eva, the solange and blood orange backup singer stepping out on her own
Eva Tolkin talks to i-D about DJing for Rihanna and her debut EP, Evergreen.
Photography Kat Aileen
This article was originally published by i-D US.
Three days before I spoke with Eva Tolkin, Solange’s debut EP, True, had celebrated its fifth birthday. Eva — a Toronto-born pop alchemist — knows this record well. It’s not an exaggeration to say that it changed her life.
Five years ago, Eva moved to New York City from Montreal, without “much of a plan,” as she remembers. She worked on creative research and music supervision for her friend Gordon Von Steiner, a fashion filmmaker, while living in his Williamsburg studio space. Then, one day, Solange’s manager reached out to Eva to inquire about using the studio to host auditions for a new backup singer. She told her yes, “but I probably will audition, too.’”
It was a joke — kind of. “It was the summer after True came out, and I was listening to it every single day,” Eva recalls, “I knew all the harmonies, all the words! I figured I should audition, but I really didn’t think I was going to.” As it turned out, she got the job. Since then, she’s toured the world performing with Solange, Blood Orange, Lykke Li, and Charli XCX, among countless other artists. You might have heard her sing without knowing it.
The day after Eva and I met up, she released her own debut EP, Evergreen. Though the three-track record clocks in at a tight ten minutes, Evergreen is ample evidence of all Eva has gleaned working alongside contemporary pop’s most progressive practitioners. Dev Hynes listeners will find warm, 80s synth structures and glimmery guitars here, too. Carly Rae Jepsen fans have a similarly playful vocal to look forward to.
Eva is a star student, no question. But she’s also crafting fresh, danceable pop gems on her own terms. Evergreen’s lead single, the addictive Another Lover, is a frank, yet totally chill, take on polyamory. “I don’t want the themes [of my songs] to be too muddy, or subtle,” she says. “This is a song about asking your boyfriend to bring another lover home. It’s so direct!” Below, Eva explains why now’s the time to shine.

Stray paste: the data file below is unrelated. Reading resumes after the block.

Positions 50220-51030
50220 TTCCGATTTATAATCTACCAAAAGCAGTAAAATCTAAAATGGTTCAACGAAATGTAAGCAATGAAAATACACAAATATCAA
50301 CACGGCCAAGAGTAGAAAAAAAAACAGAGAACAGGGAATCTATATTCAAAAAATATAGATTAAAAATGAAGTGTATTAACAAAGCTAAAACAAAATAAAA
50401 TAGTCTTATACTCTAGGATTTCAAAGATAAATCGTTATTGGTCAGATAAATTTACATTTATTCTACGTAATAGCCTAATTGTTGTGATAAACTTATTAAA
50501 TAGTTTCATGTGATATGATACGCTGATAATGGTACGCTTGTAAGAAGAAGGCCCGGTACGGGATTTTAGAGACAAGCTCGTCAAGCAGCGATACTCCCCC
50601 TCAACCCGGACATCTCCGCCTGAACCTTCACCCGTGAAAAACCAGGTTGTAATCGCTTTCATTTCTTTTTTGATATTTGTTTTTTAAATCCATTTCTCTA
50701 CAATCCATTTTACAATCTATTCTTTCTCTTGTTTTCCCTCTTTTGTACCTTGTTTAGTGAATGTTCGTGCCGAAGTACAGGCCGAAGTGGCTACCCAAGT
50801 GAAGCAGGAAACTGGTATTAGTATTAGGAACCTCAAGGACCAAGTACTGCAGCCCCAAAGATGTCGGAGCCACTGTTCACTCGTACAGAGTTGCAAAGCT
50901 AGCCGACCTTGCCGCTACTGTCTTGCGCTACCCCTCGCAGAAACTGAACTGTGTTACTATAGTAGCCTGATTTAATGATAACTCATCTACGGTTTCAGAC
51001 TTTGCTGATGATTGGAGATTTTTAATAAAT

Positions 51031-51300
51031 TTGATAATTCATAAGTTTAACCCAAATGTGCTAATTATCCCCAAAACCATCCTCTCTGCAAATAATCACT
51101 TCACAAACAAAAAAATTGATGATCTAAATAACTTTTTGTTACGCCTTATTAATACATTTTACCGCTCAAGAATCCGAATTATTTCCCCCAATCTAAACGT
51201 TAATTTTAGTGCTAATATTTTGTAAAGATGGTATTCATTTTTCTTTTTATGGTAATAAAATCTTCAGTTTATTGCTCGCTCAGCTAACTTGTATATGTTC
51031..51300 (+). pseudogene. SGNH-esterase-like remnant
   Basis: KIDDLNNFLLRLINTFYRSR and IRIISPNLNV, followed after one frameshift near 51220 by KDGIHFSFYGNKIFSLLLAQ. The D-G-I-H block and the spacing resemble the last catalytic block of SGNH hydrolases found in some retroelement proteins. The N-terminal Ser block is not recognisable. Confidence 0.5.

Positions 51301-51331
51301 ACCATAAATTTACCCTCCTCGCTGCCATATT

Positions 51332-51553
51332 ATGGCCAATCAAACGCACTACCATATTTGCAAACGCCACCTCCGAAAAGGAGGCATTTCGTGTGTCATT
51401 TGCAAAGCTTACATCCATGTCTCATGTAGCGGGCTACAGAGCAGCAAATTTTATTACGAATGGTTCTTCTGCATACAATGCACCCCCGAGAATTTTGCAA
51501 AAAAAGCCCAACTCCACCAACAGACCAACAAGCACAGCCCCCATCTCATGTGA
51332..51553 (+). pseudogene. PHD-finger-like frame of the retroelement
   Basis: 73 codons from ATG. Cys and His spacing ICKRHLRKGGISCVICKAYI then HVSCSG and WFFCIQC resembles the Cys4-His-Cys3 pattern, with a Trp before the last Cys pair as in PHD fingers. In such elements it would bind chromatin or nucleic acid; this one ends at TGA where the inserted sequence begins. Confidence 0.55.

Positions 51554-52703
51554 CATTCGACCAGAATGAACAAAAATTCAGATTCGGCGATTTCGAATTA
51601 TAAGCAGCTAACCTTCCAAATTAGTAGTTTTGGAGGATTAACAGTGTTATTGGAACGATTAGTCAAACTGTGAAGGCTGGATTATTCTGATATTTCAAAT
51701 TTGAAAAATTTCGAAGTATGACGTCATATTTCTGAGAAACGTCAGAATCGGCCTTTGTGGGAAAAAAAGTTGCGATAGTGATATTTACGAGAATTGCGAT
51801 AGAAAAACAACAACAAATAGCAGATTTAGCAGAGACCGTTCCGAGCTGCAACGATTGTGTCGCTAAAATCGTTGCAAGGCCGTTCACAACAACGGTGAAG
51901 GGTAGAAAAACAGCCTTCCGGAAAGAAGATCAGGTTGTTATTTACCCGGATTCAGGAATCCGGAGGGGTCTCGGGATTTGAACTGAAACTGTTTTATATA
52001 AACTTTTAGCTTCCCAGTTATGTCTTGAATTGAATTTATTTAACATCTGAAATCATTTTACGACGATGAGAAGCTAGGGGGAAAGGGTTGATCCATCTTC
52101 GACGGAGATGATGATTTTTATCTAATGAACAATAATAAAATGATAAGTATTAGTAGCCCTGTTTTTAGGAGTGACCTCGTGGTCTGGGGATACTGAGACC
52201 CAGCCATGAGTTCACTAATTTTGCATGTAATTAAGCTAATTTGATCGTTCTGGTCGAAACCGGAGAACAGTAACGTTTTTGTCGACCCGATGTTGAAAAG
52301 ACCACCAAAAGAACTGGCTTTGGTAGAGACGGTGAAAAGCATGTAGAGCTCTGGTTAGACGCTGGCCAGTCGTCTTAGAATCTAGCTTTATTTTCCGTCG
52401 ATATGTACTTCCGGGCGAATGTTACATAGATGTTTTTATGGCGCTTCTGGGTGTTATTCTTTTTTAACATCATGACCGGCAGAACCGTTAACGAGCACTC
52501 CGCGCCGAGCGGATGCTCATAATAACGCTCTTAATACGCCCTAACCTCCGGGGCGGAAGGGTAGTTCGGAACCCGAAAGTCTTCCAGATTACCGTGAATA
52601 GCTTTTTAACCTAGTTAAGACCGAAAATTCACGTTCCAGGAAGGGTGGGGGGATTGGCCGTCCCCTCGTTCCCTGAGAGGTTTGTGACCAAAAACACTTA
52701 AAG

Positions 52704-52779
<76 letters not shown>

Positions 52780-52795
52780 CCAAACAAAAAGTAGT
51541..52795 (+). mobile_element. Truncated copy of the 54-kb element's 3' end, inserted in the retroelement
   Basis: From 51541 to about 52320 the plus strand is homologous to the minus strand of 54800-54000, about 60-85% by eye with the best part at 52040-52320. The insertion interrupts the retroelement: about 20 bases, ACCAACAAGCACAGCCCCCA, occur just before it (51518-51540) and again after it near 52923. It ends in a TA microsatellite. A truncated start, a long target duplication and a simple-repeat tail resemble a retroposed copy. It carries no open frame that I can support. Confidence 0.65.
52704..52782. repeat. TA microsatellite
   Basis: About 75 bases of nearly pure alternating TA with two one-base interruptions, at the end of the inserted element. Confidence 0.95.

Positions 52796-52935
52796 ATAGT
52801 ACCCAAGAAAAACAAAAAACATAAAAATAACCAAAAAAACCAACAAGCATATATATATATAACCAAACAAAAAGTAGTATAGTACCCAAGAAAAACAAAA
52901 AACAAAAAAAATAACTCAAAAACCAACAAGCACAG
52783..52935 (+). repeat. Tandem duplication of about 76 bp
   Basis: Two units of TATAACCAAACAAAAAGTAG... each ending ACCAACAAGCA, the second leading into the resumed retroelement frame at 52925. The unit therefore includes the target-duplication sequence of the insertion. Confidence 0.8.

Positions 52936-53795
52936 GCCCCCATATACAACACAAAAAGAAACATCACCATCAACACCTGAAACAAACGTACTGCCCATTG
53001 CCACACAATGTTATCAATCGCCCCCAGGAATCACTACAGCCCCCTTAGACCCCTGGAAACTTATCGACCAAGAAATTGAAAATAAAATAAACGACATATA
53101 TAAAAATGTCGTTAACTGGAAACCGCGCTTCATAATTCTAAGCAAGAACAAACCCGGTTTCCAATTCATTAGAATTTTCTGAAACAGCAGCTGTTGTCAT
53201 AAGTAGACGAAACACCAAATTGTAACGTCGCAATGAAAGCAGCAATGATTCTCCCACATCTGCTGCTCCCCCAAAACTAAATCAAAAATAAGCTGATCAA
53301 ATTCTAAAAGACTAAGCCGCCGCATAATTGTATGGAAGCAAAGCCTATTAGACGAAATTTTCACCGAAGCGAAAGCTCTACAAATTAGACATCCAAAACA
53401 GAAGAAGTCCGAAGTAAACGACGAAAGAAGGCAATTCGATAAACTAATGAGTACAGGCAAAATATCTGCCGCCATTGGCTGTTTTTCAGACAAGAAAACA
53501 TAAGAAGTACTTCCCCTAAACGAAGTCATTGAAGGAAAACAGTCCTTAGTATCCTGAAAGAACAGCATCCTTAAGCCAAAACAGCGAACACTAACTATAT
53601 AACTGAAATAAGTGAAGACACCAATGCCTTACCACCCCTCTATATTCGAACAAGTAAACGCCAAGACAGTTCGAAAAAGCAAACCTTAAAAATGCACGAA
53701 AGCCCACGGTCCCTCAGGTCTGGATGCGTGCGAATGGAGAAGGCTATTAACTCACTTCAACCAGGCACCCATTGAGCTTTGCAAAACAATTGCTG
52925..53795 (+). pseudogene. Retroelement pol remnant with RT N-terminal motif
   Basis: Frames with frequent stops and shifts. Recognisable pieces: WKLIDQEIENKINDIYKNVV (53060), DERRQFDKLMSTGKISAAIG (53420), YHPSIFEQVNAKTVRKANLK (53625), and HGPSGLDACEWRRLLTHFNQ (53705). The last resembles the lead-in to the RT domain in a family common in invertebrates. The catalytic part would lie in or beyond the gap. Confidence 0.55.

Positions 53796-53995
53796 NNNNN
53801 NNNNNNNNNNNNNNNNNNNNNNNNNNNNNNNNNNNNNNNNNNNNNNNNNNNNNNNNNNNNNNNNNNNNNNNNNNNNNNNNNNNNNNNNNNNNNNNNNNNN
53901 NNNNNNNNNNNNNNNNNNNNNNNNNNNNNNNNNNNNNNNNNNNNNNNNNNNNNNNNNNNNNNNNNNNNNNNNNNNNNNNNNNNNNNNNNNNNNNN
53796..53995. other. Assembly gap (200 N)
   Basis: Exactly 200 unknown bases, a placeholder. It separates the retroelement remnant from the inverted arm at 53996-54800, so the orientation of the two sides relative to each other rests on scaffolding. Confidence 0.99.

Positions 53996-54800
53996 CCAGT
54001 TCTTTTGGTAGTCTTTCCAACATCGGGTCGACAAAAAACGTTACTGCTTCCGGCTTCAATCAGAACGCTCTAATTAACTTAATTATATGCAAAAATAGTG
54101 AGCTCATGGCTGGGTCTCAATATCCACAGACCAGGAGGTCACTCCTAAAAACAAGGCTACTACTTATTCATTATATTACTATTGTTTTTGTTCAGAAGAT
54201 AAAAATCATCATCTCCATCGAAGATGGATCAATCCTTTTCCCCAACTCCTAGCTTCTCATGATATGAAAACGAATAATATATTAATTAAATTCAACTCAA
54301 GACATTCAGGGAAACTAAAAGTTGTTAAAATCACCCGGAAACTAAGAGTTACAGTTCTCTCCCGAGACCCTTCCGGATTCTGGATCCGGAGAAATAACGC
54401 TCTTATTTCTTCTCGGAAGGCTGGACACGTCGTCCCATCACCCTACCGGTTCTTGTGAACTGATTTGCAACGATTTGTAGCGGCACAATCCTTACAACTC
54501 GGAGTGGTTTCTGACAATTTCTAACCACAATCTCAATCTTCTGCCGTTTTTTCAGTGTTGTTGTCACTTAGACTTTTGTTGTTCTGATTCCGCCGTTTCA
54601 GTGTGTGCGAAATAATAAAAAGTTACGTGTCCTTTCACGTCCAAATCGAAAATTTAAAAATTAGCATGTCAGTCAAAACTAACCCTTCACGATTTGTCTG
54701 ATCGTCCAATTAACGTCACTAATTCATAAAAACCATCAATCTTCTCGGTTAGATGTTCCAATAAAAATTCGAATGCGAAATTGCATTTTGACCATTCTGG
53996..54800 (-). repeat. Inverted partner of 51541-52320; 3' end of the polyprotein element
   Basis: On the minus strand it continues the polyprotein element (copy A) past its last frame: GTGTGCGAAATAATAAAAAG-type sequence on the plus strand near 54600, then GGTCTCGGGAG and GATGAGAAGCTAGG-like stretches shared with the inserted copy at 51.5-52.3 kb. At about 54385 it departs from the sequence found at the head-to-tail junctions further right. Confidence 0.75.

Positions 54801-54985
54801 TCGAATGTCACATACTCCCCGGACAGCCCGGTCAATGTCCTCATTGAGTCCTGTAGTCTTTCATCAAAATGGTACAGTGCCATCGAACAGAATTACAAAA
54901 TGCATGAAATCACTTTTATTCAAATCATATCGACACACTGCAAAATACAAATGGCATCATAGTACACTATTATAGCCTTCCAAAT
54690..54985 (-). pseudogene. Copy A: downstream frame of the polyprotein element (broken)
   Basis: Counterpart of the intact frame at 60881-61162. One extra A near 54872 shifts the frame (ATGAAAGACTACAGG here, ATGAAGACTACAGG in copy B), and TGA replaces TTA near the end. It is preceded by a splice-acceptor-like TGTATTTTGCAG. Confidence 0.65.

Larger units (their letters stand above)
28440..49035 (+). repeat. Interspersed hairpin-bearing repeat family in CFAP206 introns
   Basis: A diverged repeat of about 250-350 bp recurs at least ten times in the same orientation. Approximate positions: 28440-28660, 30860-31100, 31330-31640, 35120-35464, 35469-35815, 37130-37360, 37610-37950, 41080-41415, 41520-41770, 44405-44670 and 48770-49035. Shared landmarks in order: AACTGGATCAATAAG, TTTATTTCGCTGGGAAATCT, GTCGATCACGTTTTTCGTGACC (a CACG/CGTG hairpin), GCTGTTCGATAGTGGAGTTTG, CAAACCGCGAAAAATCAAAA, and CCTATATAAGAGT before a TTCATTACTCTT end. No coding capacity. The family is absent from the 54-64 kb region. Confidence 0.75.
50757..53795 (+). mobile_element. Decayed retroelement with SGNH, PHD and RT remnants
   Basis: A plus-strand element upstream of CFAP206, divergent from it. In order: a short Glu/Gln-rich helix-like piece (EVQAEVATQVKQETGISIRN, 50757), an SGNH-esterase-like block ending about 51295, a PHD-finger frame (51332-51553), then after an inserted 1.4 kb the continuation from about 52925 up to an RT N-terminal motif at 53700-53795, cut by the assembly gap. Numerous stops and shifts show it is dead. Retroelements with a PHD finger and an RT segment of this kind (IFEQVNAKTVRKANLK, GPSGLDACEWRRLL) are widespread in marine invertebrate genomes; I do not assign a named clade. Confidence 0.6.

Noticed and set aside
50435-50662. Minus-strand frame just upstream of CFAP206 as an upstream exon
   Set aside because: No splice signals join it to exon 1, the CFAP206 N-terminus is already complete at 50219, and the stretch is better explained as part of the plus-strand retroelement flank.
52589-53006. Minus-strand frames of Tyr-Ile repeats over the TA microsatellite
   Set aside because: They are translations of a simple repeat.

How did you begin working with Gordon?
I grew up with Gordon. He’s always been a close friend, and he really encouraged me to come to New York. He was right! Moving here changed everything for me. I started off doing creative research for him and moved pretty quickly into music supervision. I still work with him often. Mainly, I DJ on set. My job is basically to figure out what I think Natalie Portman wants to listen to for three days. It’s fun! I’m not a professional DJ, I just think I’m good at figuring out what music matches certain moods or people. I see the clothes, the set, the model, and I’ll know the song.
Who’s the most surprising person you’ve DJ’d for?
For the past two years, Gordon has done these photo booths at the Met Ball, and I’ve picked the songs. We’ll be sitting in a little booth, and in pops a Vogue PA: “We have Madonna walking in.” I have, like, one second to figure out what I think Madonna wants to listen to, because we’ve only got three minutes with her. We never know what celebrity is going to come in next. It’s completely crazy.
And it just keeps going! “Pharrell is walking in,” “We have Rihanna,” “Okay, Celine Dion,” “Anna Wintour.” The first year, I didn’t know I’d be working until the day before, so I had to come up with stuff on the go. It went pretty well; Kanye complimented me! I think I played him some old, epic Cam’ron.
I’d freak out.
The stressful moments are really intense, but it can be so satisfying. When you get the song right, the artist is having fun, and you get amazing footage, it’s a blast. The first year, I bumped into Solange and Beyoncé in the hallway. Solange was like, “What are you doing here! How did you get in?!” [Laughs.]